Acompanhe o áudio desses textos no episódio 84: https://open.spotify.com/episode/6vuSjJRbs3wzDjqyGOu4oY?si=G170Aq16SLeymn1J4rm-zQ
Hello and welcome to another edition of Way Ahead’s Cold Cases. This is teacher Fabio Emerim and today we’re looking at 4 mysterious cases that still haven’t been solved. At this time, I’m doing something different, rather than talking about the vocabulary at the end of the podcast, I invite you all to click on the link in the description of the episode that will take you to the texts I read. Deal? So, let’s begin!
The Severed Feet Mystery
In 2007, a girl was roaming a beach in British Columbia when she found a sneaker. To her horror, as she opened up the sock, she found that a human foot was inside. Since then, a number of severed feet have washed ashore. The feet have been connected to five men, one a woman, and three of unknown sex. Throughout the years, with a hoax foot thrown here and there, the case has never been completely closed, with many theories floating around as to who the feet belonged to.
The Vancouver police managed to identify one foot in 2008, matching its DNA to a man who was described as suicidal. They later were able to match two other feet to a woman who was also believed to have committed suicide. Because of these findings, many speculate that the feet belong to those who jumped off a bridge to their deaths. However, because of the rarity of only feet and no other body parts showing up, some believe that the feet were connected to a plane crash by a nearby island. Others suggest they were those of the victims of the Asian Tsunami in 2004 since the make of the shoes were all manufactured before 2004. Whatever sources these feet are coming from, they have left the world baffled for years.
The Jeanette Depalma case
Usually people connect witches to Salem, MA, but for this particular case, the witches were in Springfield, New Jersey. It all started in 1972 when a dog brought home a decomposed forearm. This prompted a police search and a body was soon found afterwards atop a cliff in Springfield. The body was identified to be that of Jeanette DePalmer, a 16-year-old who had gone missing for six weeks. Immediately, rumors began spreading as to the cause of her death. The hill where she was discovered was covered with occult symbols and many believed her body was placed on a makeshift altar. Many locals, even some police members, blame a coven of witches, otherwise known as Satanists, who used DePalma for a human sacrifice.
Because of a flood, much of the case’s details have since been destroyed. However, some reports from local papers mention that police couldn’t determine the cause of death due to her badly decomposed body. They had also investigated a local homeless man who was a prime suspect, only to find no connection with the killing. As for the occult theory, many believe that DePalma may have provoked a group of Satan-worshipping teens at her high school when she was trying to evangelize them. She was involved with a group who helped drug addicts by finding faith in Christ. The reverend who ran the group theorized that she was selected as a sacrifice to the group because of this.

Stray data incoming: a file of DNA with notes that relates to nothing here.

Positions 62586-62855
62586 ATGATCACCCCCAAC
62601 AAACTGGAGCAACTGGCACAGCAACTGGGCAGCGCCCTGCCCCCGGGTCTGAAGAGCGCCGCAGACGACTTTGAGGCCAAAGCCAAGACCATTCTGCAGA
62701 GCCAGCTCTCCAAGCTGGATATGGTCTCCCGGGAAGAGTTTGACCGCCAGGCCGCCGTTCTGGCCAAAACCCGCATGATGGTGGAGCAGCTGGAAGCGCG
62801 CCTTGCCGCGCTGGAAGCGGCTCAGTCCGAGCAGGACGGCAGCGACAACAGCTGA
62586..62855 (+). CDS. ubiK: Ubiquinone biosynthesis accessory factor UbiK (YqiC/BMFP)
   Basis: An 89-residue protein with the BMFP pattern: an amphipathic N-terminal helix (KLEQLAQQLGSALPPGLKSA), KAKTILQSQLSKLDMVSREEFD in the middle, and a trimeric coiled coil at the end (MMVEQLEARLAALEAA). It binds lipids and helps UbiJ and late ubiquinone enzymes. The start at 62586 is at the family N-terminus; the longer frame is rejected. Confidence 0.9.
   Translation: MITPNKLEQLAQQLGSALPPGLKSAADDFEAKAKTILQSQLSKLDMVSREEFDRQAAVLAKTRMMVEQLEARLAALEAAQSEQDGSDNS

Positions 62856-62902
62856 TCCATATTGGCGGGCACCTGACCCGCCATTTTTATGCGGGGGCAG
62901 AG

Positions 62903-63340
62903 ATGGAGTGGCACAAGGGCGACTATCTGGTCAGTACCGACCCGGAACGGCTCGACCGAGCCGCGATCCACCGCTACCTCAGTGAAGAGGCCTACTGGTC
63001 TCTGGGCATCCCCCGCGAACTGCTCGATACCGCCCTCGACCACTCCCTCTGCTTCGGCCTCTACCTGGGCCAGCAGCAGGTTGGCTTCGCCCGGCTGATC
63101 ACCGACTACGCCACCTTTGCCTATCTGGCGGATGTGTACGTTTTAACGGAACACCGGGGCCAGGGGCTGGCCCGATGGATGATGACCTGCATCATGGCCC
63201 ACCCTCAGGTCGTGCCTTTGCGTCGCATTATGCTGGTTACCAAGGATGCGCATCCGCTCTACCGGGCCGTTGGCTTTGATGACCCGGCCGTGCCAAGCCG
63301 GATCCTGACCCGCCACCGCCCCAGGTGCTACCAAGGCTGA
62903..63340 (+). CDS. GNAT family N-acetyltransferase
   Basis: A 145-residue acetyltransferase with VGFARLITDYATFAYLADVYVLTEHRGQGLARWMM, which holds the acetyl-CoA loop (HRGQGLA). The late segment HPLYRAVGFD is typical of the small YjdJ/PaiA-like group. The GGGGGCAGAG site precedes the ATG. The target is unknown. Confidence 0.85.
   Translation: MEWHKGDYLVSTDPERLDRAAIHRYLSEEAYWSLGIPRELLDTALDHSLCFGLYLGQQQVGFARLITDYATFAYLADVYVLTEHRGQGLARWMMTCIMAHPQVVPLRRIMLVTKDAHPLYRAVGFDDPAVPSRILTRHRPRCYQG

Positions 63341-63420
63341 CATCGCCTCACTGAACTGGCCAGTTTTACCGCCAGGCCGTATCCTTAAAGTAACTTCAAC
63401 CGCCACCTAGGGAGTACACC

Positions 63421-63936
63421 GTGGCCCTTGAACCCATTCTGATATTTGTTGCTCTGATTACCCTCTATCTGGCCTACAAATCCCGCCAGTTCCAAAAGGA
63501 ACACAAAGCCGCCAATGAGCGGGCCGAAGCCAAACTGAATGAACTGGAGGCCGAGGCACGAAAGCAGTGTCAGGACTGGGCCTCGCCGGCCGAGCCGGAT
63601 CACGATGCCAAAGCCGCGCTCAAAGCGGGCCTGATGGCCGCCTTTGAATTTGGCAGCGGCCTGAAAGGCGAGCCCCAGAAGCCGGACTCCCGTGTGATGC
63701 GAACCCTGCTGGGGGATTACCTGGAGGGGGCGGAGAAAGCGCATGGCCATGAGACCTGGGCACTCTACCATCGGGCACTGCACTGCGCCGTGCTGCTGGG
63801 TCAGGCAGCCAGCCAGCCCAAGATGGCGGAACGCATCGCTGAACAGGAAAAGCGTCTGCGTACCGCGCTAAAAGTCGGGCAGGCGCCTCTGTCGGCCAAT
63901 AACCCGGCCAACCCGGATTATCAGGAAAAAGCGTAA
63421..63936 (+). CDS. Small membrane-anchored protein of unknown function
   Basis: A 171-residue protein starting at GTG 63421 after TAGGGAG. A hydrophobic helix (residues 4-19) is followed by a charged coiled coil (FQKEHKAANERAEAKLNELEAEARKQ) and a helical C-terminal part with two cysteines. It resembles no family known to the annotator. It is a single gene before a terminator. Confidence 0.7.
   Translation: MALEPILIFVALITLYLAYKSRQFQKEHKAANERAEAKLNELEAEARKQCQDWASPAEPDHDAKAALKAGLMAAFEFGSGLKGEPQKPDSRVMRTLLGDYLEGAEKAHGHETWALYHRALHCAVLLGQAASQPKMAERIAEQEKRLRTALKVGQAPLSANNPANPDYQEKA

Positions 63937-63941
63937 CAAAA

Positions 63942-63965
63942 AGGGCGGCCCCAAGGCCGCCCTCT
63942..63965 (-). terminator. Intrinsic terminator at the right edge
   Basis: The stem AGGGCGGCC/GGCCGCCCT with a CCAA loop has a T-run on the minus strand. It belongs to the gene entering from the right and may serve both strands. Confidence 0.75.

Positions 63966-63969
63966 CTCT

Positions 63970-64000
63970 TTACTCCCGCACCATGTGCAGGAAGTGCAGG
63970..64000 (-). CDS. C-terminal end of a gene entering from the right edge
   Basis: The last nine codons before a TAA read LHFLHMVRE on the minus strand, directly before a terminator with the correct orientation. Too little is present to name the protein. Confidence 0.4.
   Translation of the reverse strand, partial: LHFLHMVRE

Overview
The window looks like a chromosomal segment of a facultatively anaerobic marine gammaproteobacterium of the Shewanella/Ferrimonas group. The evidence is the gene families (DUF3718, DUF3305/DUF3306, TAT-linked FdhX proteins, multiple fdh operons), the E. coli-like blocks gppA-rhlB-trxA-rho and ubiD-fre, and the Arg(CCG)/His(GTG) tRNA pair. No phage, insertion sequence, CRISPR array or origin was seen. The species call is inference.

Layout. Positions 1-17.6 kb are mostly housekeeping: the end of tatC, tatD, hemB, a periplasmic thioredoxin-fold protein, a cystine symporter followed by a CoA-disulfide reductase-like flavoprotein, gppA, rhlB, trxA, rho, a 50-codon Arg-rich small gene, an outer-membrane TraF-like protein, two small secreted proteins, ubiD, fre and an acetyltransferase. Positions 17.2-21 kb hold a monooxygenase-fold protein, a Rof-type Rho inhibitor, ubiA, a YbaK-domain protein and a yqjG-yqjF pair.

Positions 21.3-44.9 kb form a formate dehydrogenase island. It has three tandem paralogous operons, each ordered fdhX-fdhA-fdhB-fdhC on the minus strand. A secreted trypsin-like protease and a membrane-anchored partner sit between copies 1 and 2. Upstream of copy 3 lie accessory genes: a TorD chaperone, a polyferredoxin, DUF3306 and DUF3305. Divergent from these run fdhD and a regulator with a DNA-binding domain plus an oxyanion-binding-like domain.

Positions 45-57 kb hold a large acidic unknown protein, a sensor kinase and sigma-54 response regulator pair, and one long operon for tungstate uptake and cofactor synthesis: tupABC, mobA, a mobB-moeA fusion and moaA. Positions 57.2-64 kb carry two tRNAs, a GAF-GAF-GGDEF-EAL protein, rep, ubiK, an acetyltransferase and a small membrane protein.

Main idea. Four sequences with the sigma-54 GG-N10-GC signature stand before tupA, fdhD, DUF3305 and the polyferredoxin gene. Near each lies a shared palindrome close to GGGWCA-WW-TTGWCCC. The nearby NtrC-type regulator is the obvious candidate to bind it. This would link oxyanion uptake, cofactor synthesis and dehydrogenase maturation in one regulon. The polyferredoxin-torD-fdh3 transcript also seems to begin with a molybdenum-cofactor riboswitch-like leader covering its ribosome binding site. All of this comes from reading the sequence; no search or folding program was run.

Was she a human sacrifice? Or did these suspicions help hide the real killer? Perhaps no one will ever know.
The Man who didn’t exist
In early 1945, a Boston hospital received an unconscious patient suffering serious injuries, including infected shrapnel wounds. Someone wrote on a card, “Charles A. Jamison [some articles say “Jamieson”]; forty-nine; religion-Catholic; American. Cutty Sark.”
After extensive treatment, Jamison slowly improved to the point where he could speak. Unfortunately, he seemed to be suffering from amnesia, and what little information he could give couldn’t be matched to any records. There was no US enlisted man named Charles Jamison (or any variation) who was unaccounted for. The patient’s fingerprints and photos were checked against military and criminal records, with no match. No ship named Cutty Sark was listed in the US military. There was one used by the British navy. The British vice-consul (who felt Jameson spoke with a British accent) sent his information to the admiralty and the British maritime registry, who couldn’t match it to any sailor.
Despite record searches in both the US and the UK and widespread newspaper coverage, no one was ever able to figure out who Charles Jamison was. He spent 30 years in the hospital before he died with no solid identity.
The Lost Colony of Roanoke
In 1587, English colonial governor, John White, led a group of people from Britain to found an English colony, settling on Roanoke Island, one of a chain of barrier islands which is now known as the Outer Banks near North Carolina. When rations were running low, White left for more supplies. When he returned, three years later, he found the colony carefully abandoned, with all houses and military constructions dismantled with care. Before he had left the colony, White had instructed his people that if they were taken by force, someone was to carve a cross into a nearby tree. But there was no cross nor sign. They had been brutally taken over. The only clue was the word “Croatoan,” the name of a Native American tribe that allied with the English colonists, which was carved into a post. White took this to mean that the colonists had moved to Croatoan Island.
Ongoing investigations have claimed that the colonists had been slaughtered by the Powhatan tribe, but there is no archaeological evidence to support this, and a recent re-examination indicates that any massacre that occurred was not of this particular group of colonists, but rather a group of colonists who had arrived earlier. More theories involve an amalgamation between the colonists and the Croatians, but so far, no DNA evidence has identified any descendants of the colony.